How many genotypes does it take to nab you?

1 minute read

I was reading this story about “genetic surveillance” by law enforcement. I’ll blog about it later.

In the meantime, I had this idle thought. Suppose you got a bunch of genotypes from some testing company and started writing about them on your blog. How many would it take for law enforcement to be able to identify you?

It happens on CSI all the time – they find some rare chemical or pathogen or gene in a sample from a crime scene, and that’s the crucial clue that leads them to the killer. So, if you happen to be a chimera, if your body has absorbed your fraternal twin, or if you’ve had a bone marrow transplant, you should expect that Grissom is going to catch you.

The principle of DNA fingerprinting is that you put together a bunch of relatively common alleles, and the combination of them is so rare that it identifies you uniquely. You don’t have to depend on a vanishingly rare allele, you just have to depend on Mendel’s Law of Independent Assortment. CODIS uses 13 STR markers, for which the alleles are relatively rare, giving a probability of one in billions that two people would share the same markers.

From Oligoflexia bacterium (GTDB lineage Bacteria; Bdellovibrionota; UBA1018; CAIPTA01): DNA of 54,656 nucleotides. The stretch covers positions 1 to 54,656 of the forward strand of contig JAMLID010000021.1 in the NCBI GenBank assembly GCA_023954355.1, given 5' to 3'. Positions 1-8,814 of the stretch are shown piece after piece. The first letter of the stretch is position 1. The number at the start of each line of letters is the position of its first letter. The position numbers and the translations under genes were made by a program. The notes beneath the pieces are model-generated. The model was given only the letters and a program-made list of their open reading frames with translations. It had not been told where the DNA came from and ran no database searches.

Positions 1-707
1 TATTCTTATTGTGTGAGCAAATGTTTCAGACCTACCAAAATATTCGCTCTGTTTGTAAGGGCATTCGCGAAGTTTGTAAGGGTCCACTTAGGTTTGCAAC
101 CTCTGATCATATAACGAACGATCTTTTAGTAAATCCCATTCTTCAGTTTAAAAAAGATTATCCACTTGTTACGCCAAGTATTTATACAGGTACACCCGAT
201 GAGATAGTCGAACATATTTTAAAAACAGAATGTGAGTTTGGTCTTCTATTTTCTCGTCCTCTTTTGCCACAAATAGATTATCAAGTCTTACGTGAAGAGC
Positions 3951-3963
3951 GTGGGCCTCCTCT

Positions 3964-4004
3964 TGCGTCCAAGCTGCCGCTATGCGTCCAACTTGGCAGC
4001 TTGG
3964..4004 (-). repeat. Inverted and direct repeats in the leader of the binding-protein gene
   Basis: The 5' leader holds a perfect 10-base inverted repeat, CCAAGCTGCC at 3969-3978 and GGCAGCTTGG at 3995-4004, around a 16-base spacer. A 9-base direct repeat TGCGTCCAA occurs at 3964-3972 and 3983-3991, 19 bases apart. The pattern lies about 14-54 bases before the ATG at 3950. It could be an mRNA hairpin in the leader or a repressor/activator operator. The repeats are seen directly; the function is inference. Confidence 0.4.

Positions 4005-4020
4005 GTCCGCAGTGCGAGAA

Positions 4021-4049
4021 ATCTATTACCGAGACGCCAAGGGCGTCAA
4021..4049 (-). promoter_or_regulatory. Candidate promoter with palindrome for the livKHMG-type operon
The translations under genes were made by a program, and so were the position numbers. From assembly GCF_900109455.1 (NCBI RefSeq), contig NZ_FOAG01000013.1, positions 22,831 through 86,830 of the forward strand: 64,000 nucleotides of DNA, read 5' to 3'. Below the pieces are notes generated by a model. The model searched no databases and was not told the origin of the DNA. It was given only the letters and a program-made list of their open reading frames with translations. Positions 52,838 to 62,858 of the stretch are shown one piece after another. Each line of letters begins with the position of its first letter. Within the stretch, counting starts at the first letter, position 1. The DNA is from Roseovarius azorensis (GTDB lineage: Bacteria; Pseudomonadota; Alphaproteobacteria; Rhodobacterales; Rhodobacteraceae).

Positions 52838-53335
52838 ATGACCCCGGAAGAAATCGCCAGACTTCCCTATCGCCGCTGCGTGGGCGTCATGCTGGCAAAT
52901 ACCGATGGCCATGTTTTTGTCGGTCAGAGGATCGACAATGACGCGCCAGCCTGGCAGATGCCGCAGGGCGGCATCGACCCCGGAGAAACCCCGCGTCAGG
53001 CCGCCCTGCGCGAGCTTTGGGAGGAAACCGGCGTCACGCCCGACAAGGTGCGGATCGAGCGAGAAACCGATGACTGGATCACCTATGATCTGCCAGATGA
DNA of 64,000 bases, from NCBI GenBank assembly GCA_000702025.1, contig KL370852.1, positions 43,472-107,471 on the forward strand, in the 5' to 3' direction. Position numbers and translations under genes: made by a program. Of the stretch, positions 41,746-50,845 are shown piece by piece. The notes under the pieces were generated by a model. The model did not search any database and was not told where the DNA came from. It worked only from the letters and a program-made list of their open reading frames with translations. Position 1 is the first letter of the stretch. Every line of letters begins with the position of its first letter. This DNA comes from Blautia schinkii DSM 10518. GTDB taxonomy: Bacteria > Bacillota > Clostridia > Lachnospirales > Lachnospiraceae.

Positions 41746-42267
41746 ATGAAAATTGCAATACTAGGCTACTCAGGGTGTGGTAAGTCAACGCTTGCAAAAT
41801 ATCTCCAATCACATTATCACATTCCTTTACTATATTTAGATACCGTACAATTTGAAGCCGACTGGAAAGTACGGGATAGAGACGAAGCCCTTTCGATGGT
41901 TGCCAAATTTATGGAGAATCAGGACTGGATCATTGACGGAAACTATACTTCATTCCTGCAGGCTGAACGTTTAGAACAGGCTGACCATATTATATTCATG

But if you just wanted something probative – maybe the investigators have a DNA sample, and they are just checking your blog to see if they should look at you further, you don’t need anywhere near 13 STRs. If you’re blabbing about your genotypes, the frequency of a common genotype in the population is going to be anywhere between 10 and 50 percent. Let’s say the average is 30 percent, like the frequency of blood type A, or lactase heterozygotes in the US. Well, five genotypes like that will give a chance less than 1 in 400 that you’re the same as the suspect by chance.

Good enough for a warrant? If you’re a type AB positive, lactase heterozygote, blue eyed redhead who blogs about her APOE status, that’s seven, and some are pretty rare. Definitely less than one in 4000. That would be good enough for CSI!

Unless it turns out you’re secretly a man.